12 – 14 October 2012
Now day two starts on a rather blast from the past note. The last time i saw the Botsotso Jesters as a trio was probably seven years ago at that spot they killed in Newtown to make way for ‘development’ [Kippies] named after Bra Kippie Moeletsi. Kippies was the first casualty since after we kept quiet at the rape they have raped quite a few other virgin pozzies and are about to prostitute Newtown to capitalists. We should have seen it when they came up with fancy programmes like Urban Renewal.
And now on Saturday here I am cruising down 7th and the first two people i meet is Bra Ike and Siphiwe. Long time no seeing; mehlomadala comrades! We chat like old times before i see Alan across the street and at getting to him i find Mphuhlane wa Bofelo, Mxolisi Nyezwa and other poets i still need to humble myself and ask for their names chilling over tea and coffee. I am such a good person that i end up scoring a Kotaz, a Botsotso and Kolski-Howirtz’s Meditations of a Non-White White. I felt like a kid in a candy shop. I also meet Gary Cummiskey for the first time in a long while. Thanks to Facebook, we would have been strangers. Here i reconnect with the 2011 South African Literary Awards Poetry winner Kobus Moolman.
A cup of coffee later the first session i attend is in Melon and it’s Lionel Murcott setting the house alight with his visual art-inspired deliveries. There are these two artists who are providing a background to his art; just as you’ll see the Jesters doing their thing during a performance. Poets have become multi-media artists by integrating other artforms to create a dish.
I am usually a purist but i must confess i found Lionel’s poitjiekos quite yummy. I listen and watch – quite like television. Interesting enough there is an imposing painting right behind Lionel that has been covered; maybe not to interfere with his artistry. I don’t take time to ask why or why?
Lionel also has an exhibition in one of the pozzies here which feeds very much into his poetic aesthetic.
Next to serenade is Dave Chislett. Now tattooed and broad-shouldered Dave pitches to deliver his piece wearing a dodgy black t-shirt loved by club bouncers and security guards usually imprinted with the swear-words ‘SECURITY’. Now, Dave’s tee is inscribed with INSECURITY which provides a moment of laughter. He confesses that he started writing at the age of 11 but only started really looking at his work as poetry later on in his life; actually when Facebook was invented; which is yesterday at Harvard.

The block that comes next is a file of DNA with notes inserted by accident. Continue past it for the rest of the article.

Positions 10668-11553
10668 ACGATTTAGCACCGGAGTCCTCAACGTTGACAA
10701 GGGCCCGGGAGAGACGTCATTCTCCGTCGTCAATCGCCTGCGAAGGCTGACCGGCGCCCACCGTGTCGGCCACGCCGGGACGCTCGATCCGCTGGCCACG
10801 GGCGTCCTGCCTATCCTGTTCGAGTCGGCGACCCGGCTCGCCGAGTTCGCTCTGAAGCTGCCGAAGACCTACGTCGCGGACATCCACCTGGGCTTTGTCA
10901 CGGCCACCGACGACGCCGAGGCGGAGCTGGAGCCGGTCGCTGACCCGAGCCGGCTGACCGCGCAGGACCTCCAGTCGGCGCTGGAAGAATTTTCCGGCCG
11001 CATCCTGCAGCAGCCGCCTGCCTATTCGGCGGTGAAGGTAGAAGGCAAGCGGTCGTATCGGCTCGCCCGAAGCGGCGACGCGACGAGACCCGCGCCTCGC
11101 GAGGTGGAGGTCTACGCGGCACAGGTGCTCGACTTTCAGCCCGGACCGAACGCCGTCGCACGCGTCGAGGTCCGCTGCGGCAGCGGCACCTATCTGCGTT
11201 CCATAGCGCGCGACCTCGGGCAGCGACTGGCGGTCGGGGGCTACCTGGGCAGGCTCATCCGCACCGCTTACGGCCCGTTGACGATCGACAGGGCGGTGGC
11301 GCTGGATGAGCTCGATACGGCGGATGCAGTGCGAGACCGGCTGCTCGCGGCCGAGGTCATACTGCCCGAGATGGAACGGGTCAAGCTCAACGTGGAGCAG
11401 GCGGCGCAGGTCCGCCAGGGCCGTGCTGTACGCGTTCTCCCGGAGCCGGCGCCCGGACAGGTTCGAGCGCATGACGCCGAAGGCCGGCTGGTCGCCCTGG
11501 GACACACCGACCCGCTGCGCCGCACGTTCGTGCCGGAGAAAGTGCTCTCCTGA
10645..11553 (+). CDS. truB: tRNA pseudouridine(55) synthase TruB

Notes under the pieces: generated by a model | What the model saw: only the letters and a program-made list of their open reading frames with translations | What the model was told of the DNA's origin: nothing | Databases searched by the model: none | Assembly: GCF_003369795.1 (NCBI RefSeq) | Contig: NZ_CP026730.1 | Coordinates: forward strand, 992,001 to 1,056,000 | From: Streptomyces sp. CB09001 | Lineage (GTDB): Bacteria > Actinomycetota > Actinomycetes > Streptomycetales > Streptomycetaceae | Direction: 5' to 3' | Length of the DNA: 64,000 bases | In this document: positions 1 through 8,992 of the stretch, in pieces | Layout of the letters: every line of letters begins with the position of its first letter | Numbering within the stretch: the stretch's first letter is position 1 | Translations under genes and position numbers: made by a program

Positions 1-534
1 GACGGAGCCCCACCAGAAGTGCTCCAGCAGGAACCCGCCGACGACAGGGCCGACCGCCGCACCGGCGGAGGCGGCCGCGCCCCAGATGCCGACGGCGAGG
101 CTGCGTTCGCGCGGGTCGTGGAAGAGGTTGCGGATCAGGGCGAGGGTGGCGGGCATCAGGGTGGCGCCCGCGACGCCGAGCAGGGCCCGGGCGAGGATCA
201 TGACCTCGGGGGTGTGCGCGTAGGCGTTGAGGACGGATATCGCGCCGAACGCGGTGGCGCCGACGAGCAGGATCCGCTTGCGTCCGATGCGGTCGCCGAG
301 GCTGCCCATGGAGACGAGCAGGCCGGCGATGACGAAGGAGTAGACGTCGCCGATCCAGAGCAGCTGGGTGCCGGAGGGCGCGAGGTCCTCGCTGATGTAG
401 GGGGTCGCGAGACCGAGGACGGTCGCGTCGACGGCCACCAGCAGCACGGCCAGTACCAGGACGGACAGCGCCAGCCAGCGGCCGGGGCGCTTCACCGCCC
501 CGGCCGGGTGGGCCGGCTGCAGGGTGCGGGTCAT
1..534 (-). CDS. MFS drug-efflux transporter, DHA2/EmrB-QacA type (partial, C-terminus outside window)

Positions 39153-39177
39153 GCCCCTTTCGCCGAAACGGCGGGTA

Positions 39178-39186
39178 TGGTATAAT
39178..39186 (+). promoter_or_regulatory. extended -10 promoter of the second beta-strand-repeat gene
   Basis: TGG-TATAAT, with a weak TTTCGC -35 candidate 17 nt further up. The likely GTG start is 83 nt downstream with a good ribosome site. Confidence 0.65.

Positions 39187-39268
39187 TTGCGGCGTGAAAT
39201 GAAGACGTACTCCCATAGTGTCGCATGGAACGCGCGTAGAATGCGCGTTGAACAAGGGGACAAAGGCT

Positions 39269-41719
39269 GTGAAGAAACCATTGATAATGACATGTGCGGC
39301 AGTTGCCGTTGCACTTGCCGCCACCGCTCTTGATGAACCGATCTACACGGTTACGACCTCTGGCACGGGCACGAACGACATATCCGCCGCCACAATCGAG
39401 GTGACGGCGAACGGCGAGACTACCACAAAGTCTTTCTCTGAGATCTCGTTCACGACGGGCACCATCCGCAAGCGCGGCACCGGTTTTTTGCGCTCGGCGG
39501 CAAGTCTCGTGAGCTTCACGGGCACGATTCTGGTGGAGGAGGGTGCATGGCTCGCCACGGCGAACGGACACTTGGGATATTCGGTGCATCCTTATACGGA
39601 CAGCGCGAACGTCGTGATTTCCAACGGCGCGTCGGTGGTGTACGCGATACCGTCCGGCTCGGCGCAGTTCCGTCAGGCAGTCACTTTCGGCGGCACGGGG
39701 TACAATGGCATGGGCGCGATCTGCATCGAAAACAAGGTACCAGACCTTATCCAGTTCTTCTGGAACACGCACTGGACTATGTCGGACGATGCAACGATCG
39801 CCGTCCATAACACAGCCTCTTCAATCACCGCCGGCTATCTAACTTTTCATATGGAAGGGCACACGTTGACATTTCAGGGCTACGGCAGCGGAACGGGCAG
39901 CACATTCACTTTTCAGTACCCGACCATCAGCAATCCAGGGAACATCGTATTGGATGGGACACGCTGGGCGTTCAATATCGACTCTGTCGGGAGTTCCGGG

Where i am sitting i am with my dear brother from my other mother Mphuhlane wa Bofelo who is telling me about the mentorship programmes they usually run in Ethekwini to unearth and nurture new talent. He tells me they have produced brilliant wordsmiths who are ready to take over the baton from their living ancestors and soldier on. So, we will outlive Zuma’s bollocks after all but he won’t outlive our spears, hahahaha!
So, i am excited when one of those takes to the mike to deliver her venom. Poet Tumelo Khoza has serious social issues to tackle in her works. She spits so much well-calculated venom i am left wondering how she will sound once the pot has been past simmering and is on the table for servings. Bitterness can be so sweet that sugar will make you puke; i think.
There’s a poem i like where she brings down her full feminist [read womanist] might against abortion [legal or illegal]. Though the poem sounds kinda moralising but I’m thinking ‘damnit it’s a blerry poem and she has her license to annoy’. Marie Stopes is on her scope.
Later on when i read Gary’s Facebook i notice he refers to her as the future. All i can say is; sublime.
Later on the day i find myself at Sophiatown where my old friends are doing their thing. Old poets don’t die but start distilling whisky poetry. Sis Makhosazana Xaba of these hands’ fame is composed in her aging she makes me wanna get old like her. Masoja Msiza is waxing lyrical in isiZulu and his good command of the township Zulu as well is astounding. Masoja is a performer so the stage is his oyster.
Then British poet Yrsa Daley-Ward takes to the stage and we have that crossover (not soutpiele) thing with her saucy lines. Yrsa is a humble soul who you notice immediately she takes to the stage that she has no illusions of being a messiah for African poets but she is here to take part and learn as well. The poem that leaves me impressed is one for her departed mother. Wow, beautiful.
That’s one thing i often find annoying about so-called South African celebrity poets who art in our backyard. You don’t get to see them in any festival if they are not participating. And they never participate unless they are paid lots of money. And they always want to use other people’s occasions to brand themselves for capital gains. Yrsa, who is also a model is just brilliant and non-antagonistic and i love her – truly.